Vice President Joe Biden on Monday is expected to announce that the University of Southern California will participate in a new Cancer Moonshot project to create the world’s first global liquid biopsy database on cancer. The undertaking is designed to accelerate the development and approval of simple, accurate and reliable blood tests for biologically-based precision
When USC Norris Comprehensive Cancer Center member Ann Mohrbacher, MD, began her career in immunology, the idea that physicians one day could fight cancer using the body’s own immune system was still science fiction. Research at the time was focused on lupus, an autoimmune disease, rather than cancerous diseases like lymphomas — until researchers found
Researchers at the University of Southern California will demonstrate how using wearable technology and smartphones can improve cancer treatment at a White House event on Oct. 3.
“South by South Lawn: A White House Festival of Ideas, Art and Action” (SXSL) is a gathering inspired by South by Southwest, the annual gathering of film, interactive media
The National Cancer Institute (NCI) has named Kevin Kelly, MD, PhD, associate professor of clinical medicine in the Jane Anne Nohl Division of Hematology and Center for the Study of Blood Diseases, one of 13 recipients of the 2016 Cancer Clinical Investigator Team Award (CCITA).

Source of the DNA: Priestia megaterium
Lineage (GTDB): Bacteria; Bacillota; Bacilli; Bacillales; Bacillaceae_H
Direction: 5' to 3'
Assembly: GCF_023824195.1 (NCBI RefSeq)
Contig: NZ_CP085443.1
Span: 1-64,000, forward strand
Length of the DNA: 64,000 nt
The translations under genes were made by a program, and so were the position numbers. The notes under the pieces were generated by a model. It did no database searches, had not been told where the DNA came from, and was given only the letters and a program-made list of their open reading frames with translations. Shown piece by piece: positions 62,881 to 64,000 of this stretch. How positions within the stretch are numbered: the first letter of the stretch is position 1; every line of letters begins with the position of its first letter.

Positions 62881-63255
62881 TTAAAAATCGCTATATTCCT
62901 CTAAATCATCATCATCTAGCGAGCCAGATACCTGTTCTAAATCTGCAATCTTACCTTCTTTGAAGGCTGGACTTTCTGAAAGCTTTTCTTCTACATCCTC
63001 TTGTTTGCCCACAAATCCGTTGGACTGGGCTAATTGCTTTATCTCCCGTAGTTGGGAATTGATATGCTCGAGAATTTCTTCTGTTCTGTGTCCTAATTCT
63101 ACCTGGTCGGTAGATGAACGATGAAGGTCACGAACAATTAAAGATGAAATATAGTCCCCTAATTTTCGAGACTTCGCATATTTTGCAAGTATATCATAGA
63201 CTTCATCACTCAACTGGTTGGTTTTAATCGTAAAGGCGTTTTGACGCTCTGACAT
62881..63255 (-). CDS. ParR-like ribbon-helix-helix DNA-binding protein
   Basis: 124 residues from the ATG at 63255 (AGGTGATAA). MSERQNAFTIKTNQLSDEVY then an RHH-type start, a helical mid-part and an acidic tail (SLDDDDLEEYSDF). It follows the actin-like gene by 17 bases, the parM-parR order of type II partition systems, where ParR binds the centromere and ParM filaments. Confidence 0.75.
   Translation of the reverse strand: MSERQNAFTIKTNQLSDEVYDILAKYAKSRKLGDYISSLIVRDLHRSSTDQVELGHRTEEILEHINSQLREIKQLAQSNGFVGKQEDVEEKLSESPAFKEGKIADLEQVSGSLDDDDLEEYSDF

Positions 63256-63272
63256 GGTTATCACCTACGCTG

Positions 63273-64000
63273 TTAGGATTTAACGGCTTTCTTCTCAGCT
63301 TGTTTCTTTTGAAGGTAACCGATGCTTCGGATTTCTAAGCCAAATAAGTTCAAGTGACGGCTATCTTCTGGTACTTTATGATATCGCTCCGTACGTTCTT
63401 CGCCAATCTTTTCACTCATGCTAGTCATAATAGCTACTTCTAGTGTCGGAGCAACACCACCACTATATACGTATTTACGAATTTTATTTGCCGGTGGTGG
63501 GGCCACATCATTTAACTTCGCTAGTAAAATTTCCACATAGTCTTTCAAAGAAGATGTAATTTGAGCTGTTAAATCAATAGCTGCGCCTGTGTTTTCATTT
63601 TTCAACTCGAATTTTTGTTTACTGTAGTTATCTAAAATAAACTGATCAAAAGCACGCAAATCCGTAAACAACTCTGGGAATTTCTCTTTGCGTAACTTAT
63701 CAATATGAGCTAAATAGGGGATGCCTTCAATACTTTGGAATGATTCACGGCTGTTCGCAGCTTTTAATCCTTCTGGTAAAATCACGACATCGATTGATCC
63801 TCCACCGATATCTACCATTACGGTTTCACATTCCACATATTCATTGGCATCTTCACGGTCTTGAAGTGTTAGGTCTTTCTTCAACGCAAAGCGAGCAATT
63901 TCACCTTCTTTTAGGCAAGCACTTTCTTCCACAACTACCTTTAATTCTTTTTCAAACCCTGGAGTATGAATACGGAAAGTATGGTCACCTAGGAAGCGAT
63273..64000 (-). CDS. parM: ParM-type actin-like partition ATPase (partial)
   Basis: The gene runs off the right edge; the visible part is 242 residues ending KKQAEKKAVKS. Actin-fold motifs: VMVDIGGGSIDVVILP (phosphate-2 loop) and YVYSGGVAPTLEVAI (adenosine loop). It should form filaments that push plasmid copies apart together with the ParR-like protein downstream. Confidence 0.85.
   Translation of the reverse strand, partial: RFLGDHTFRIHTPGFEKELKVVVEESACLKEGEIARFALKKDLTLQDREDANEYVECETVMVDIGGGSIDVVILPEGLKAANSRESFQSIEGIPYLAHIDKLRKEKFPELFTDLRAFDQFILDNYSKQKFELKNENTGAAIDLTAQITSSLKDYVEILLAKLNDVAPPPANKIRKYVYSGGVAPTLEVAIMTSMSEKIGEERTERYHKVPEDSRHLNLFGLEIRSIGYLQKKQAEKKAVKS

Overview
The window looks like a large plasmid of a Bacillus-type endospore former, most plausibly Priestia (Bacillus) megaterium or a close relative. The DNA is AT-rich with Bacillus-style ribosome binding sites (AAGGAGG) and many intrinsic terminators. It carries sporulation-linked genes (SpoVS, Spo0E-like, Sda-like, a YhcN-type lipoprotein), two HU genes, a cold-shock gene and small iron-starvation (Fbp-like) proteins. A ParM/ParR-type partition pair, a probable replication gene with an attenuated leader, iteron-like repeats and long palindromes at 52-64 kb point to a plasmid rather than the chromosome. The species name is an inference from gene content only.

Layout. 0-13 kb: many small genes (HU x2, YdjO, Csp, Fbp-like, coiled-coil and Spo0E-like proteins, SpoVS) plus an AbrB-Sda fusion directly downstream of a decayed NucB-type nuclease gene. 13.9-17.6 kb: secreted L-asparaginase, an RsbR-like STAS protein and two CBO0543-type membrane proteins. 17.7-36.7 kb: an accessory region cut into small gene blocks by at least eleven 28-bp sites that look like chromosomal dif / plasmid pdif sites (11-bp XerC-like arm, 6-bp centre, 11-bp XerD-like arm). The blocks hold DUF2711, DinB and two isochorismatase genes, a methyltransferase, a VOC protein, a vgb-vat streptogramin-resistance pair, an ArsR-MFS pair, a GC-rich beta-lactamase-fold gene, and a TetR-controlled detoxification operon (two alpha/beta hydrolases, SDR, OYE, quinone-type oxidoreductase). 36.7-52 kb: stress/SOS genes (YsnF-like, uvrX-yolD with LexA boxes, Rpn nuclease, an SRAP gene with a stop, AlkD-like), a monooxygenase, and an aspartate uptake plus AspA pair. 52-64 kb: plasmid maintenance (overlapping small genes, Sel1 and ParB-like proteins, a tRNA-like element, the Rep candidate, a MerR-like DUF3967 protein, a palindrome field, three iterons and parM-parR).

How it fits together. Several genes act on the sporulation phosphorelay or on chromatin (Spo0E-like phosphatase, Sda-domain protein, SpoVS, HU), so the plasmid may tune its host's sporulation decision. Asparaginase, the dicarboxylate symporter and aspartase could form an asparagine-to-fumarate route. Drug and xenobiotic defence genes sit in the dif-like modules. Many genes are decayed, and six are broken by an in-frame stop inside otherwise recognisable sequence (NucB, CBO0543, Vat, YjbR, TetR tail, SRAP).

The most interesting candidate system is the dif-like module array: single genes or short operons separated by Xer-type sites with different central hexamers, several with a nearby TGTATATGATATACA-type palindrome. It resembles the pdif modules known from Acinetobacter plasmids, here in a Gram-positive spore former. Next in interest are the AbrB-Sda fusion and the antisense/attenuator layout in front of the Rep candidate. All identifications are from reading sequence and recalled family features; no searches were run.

The award recognizes and supports outstanding mid-career clinical investigators at NCI-designated
Building on its reputation as a major player in genome science, the Keck School of Medicine of USC has established the Center for Genetic Epidemiology under the leadership of Christopher A. Haiman, ScD, professor of preventive medicine.
Genetic epidemiology identifies the genetic factors that contribute to disease. The identification of such factors may be used to
For the first time in Los Angeles County history, more Latino than white men are being diagnosed with testicular cancer, a malady once regarded as a white man’s disease.
There were 931 Latino men diagnosed with testicular cancer between 2006 and 2012 compared to 744 white men, according to a regional cancer report card administered by
In the past four decades, liver cancer rates have more than doubled among non-Asians living in Los Angeles County, according to a recently released report card administered by USC.
The increase is also reflected among the county’s Asian-Americans.
For some perspective, in the seven years between 2005 and 2012, liver cancer rates increased by 33 percent among
Asian women living in Los Angeles County are experiencing more breast cancer now than they faced nearly four decades ago, according to a recently released cancer report card administered by USC.
When compared to other Asian groups, Filipino women face the most breast cancer diagnoses in the county, but their risk is on the decline. The
The melanoma rate among white women living in Los Angeles is declining for the first time in 37 years, according to a new cancer report card administered by USC.
Between 2005 and 2012, white women experienced a 4 percent decrease in the rates of melanoma diagnoses. Latina, Filipina and Chinese women also experienced a slight decrease.
Prostate and lung cancer are the No. 1 and 2 cancers among men. Stomach cancer, the third leading cause of cancer deaths worldwide, has been on a steady decline among Koreans and Japanese. Black men had the highest overall rates of cancer. Thyroid cancer — which is relatively treatable — has been on the rise, and women are about